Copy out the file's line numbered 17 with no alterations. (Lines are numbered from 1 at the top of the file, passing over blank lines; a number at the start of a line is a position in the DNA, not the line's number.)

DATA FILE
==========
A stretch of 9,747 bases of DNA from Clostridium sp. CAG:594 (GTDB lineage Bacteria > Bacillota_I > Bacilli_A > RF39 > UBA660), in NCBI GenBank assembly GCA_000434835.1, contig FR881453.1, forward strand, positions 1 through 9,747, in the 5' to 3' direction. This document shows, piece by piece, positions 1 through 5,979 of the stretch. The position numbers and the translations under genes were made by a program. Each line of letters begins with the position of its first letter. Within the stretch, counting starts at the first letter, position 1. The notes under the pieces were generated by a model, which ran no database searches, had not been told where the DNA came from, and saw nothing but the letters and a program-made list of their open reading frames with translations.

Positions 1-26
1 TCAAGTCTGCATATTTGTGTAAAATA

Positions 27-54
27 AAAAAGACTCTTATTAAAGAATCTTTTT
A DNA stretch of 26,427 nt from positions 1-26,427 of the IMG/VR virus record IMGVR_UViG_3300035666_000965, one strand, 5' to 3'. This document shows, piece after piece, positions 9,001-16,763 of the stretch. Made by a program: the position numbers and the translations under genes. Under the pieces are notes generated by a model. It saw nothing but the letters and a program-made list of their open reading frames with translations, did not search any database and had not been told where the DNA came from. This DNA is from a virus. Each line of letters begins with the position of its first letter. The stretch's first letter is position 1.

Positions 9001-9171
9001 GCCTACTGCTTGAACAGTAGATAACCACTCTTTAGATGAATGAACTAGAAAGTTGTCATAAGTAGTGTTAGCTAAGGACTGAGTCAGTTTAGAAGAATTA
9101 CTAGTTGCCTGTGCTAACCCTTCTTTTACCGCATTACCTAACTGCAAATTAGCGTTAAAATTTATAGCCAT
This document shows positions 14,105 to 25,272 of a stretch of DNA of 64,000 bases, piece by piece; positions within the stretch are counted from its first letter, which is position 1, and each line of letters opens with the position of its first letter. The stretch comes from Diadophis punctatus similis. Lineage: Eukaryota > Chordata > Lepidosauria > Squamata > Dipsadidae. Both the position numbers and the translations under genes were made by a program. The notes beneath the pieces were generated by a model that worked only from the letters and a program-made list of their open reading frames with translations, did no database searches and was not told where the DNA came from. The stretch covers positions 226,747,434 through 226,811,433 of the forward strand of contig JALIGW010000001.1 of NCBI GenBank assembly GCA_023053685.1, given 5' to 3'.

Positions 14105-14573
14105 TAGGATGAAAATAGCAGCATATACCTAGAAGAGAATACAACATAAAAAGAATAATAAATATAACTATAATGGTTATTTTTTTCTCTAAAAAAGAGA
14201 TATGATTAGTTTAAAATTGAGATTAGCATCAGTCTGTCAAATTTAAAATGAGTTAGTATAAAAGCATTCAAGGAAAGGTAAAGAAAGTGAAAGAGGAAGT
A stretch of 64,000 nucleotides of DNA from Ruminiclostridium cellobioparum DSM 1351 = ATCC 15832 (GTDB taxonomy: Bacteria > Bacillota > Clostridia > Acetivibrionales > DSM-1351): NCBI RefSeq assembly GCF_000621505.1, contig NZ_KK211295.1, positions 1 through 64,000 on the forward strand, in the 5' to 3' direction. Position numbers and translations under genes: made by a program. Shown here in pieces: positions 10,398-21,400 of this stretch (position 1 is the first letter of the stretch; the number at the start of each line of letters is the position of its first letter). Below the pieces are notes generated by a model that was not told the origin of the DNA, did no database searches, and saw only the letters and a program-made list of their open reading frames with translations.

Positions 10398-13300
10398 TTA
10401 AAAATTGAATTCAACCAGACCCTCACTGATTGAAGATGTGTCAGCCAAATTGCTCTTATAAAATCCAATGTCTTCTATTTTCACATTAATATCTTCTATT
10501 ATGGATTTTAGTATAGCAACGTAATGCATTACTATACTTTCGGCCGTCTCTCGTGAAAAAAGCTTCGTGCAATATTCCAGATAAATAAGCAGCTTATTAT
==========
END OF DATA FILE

10401 AAAATTGAATTCAACCAGACCCTCACTGATTGAAGATGTGTCAGCCAAATTGCTCTTATAAAATCCAATGTCTTCTATTTTCACATTAATATCTTCTATT